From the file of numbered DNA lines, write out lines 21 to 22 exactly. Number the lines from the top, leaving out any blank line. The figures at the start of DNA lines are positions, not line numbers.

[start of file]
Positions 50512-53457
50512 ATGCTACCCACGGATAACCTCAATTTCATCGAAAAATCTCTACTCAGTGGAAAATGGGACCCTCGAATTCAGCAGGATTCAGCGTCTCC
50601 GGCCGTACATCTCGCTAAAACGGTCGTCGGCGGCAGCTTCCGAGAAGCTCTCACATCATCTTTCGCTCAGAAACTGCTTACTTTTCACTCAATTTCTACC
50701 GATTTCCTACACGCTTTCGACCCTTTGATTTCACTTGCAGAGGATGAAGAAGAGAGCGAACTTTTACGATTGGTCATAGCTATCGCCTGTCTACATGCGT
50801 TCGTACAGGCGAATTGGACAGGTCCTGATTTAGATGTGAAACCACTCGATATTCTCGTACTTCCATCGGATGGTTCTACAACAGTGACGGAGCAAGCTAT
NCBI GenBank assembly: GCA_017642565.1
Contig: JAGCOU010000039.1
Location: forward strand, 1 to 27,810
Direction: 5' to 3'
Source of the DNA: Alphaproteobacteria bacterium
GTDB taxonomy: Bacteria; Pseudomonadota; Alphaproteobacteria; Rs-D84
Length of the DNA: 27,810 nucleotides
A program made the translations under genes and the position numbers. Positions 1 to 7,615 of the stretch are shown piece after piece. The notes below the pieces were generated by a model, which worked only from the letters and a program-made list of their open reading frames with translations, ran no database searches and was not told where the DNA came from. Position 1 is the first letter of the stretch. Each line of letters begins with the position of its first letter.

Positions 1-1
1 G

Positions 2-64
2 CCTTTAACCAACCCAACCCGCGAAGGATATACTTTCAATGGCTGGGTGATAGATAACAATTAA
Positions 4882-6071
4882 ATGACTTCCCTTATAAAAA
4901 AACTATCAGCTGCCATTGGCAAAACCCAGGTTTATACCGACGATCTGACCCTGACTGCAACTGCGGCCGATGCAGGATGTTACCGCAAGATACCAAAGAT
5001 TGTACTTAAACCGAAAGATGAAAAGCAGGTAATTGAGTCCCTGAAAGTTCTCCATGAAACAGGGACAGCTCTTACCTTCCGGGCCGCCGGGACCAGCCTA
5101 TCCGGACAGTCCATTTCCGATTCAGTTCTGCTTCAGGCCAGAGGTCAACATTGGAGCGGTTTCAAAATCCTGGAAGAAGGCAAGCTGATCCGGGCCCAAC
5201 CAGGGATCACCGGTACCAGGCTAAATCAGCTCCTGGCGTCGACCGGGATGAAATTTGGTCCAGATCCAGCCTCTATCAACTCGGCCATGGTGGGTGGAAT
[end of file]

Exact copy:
5001 TGTACTTAAACCGAAAGATGAAAAGCAGGTAATTGAGTCCCTGAAAGTTCTCCATGAAACAGGGACAGCTCTTACCTTCCGGGCCGCCGGGACCAGCCTA
5101 TCCGGACAGTCCATTTCCGATTCAGTTCTGCTTCAGGCCAGAGGTCAACATTGGAGCGGTTTCAAAATCCTGGAAGAAGGCAAGCTGATCCGGGCCCAAC